If you have a crap tone and one that isn't very processed, then the pickups of the guitar start mattering a whole lot more. When it's heavily heavily processed (like Satriacho and Vibe), then the pickups barely make any difference.

I never liked the tone of Vibe and Satri-Pastrami in a lot of their songs, some of it is good though.
Last edited by coderguy at Aug 19, 2014,
#29
Quote by mmolteratx
TAG Knows Tone


Can't believe no one responded to this one. Funny video.
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#30
Quote by Cathbard
Confusing tone with talent again, are we guys?

You can always pick Clapton's playing even though his tone changed dramatically over the years. If tone is in the fingers then he must have had several hand transplants.


Your madd, Eric Clapton doesn't have a very unique sound unless he is playing a song that sounds like himself (well of course because it's more the progression of the notes). If he is playing something different, he is not that recognizable. Clapton has a very generic technique IMO, but sometimes when I hear "robot rhythm" - I think oh that is probably clapton.

Guthrie Govan and Vai both sound unique because they do crazy stuff to emphasize notes that most others don't do. Make someone play a Beatles song and see how much they still sound like themselves. Govan is insane enough to maybe still sound like himself even if he is playing a Beatles song, but most would not. Zak Wylde is another one that sounds kind of like himself most of the time only cause of his crazy vibrato which if you try to immitate it you'll probably get bloody fingers.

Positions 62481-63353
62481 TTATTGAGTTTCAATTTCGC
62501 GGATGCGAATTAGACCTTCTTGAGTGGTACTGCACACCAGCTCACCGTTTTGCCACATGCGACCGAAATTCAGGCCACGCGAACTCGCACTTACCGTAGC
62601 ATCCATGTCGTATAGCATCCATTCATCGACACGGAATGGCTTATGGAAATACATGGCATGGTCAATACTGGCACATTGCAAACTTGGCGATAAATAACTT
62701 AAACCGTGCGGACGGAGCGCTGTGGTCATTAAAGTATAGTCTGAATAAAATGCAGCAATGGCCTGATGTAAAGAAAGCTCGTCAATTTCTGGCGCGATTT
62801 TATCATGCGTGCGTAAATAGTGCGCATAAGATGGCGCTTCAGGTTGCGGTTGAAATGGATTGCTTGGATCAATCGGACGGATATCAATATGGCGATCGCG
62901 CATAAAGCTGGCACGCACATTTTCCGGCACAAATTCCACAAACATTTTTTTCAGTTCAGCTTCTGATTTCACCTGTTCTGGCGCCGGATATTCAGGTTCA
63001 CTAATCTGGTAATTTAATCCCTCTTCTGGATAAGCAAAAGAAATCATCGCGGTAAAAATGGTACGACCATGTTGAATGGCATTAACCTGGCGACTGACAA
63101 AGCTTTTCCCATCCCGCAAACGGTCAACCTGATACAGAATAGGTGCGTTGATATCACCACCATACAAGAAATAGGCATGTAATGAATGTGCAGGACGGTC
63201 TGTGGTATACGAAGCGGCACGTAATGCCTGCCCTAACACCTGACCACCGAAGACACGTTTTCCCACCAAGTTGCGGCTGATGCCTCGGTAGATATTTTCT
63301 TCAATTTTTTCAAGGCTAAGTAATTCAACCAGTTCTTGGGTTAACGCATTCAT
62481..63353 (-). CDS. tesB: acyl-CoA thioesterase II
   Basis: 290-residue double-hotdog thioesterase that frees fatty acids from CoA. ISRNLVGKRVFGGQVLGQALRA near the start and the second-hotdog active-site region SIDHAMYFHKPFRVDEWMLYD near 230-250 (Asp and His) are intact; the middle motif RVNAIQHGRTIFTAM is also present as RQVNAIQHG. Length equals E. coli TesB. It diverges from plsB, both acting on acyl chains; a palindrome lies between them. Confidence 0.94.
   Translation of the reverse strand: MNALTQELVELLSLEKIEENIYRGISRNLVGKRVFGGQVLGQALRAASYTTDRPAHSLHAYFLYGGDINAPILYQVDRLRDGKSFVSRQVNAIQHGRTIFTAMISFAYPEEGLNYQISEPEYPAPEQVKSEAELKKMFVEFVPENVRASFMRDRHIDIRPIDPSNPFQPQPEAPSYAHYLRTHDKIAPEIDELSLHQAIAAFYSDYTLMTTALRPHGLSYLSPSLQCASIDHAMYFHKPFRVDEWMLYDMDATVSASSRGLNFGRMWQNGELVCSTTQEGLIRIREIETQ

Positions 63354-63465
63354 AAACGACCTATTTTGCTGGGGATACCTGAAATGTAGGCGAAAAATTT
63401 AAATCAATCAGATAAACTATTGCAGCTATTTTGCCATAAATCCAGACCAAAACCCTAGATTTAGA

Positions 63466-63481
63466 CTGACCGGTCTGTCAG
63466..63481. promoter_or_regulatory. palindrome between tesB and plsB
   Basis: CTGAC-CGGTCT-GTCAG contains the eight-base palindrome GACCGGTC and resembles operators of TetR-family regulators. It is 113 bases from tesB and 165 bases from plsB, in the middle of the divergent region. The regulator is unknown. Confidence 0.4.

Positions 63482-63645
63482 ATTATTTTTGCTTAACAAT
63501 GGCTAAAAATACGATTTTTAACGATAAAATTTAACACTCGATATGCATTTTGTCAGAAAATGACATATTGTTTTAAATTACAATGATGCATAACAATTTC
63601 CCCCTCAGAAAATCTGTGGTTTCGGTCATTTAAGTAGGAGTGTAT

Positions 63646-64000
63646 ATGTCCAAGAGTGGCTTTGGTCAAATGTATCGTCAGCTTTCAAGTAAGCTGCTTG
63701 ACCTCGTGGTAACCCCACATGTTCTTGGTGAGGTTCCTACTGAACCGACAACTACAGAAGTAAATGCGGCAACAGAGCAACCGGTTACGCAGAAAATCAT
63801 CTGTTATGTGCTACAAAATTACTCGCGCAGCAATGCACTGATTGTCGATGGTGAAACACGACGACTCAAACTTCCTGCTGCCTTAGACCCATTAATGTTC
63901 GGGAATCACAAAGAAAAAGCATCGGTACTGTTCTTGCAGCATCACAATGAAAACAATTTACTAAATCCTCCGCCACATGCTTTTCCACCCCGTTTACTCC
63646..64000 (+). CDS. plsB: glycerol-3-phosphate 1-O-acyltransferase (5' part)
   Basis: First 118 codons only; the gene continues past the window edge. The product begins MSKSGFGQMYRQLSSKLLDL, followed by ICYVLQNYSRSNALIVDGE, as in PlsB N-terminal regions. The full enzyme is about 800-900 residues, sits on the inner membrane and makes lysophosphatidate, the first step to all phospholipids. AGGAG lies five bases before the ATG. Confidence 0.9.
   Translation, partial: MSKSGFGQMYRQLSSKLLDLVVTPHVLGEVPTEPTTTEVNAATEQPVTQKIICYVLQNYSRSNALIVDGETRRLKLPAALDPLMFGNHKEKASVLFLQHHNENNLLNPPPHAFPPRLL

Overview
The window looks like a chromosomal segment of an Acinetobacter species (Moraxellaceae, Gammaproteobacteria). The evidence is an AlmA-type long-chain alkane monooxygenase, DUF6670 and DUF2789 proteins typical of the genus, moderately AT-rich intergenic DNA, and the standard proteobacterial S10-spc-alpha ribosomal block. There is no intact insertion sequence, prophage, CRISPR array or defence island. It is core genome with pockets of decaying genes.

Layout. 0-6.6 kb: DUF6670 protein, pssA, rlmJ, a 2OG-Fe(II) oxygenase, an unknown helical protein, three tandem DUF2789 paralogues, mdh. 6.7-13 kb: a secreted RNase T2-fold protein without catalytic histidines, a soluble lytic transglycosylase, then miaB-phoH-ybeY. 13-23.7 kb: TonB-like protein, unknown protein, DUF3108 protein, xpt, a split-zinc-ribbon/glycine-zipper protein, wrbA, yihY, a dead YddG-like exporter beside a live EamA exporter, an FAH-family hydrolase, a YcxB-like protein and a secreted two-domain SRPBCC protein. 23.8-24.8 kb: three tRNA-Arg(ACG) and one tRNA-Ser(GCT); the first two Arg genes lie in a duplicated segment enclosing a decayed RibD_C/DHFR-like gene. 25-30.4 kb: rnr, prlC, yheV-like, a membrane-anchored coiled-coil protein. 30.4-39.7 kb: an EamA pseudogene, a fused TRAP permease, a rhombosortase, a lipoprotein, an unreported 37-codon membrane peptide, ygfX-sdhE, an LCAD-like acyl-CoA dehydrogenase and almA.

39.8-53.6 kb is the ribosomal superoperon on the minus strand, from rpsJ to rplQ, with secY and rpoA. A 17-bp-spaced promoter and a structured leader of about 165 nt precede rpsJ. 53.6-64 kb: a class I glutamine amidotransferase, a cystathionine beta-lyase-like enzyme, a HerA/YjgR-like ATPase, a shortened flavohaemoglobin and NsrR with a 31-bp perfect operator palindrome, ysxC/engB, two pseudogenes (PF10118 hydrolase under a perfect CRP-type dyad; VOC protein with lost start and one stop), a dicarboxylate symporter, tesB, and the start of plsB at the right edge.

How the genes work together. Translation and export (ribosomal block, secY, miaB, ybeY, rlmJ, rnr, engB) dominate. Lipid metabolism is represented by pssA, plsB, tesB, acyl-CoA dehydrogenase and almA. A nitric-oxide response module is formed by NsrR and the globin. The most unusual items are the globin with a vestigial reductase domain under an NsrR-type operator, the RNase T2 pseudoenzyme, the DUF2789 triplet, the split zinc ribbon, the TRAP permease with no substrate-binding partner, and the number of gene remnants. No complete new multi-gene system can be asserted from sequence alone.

A lot of guitarists don't sound THAT unique if you change their equipment, steal their whammy bars, and have them play someone elses songs... Even some of the really good guitarists don't always sound that unique, but there are some you can almost always pick out no matter what, like Govan. But Govan has magic fingers so he doesn't count...
Last edited by coderguy at Aug 19, 2014,
#31
Quote by R45VT
Can't believe no one responded to this one. Funny video.


yeah
I'm an idiot and I accidentally clicked the "Remove all subscriptions" button. If it seems like I'm ignoring you, I'm not, I'm just no longer subscribed to the thread. If you quote me or do the @user thing at me, hopefully it'll notify me through my notifications and I'll get back to you.
Quote by K33nbl4d3
I'll have to put the Classic T models on my to-try list. Shame the finish options there are Anachronism Gold, Nuclear Waste and Aged Clown, because in principle the plaintop is right up my alley.

Quote by K33nbl4d3
Presumably because the CCF (Combined Corksniffing Forces) of MLP and Gibson forums would rise up against them, plunging the land into war.

Quote by T00DEEPBLUE
Et tu, br00tz?
#32
Quote by Cathbard
Confusing tone with talent again, are we guys?

You can always pick Clapton's playing even though his tone changed dramatically over the years. If tone is in the fingers then he must have had several hand transplants.


agree. while the nuances of erics playing have remained fairly the same his tone has changed with different gear. no one will mistake the woman tone found on cream songs like Sunshine Of Your Love with his tone on say Lay Down Sally. if you listen to him playing those old songs with his current gear they don't sound the same tone wise.

while there is some truth to tone is in the fingers it's what gear you use and how you have it set that will determine the final outcome. my SG has a darker sound to it than say my Eagle even while playing through the exact same setup. not my fingers it's the voicing of the pups.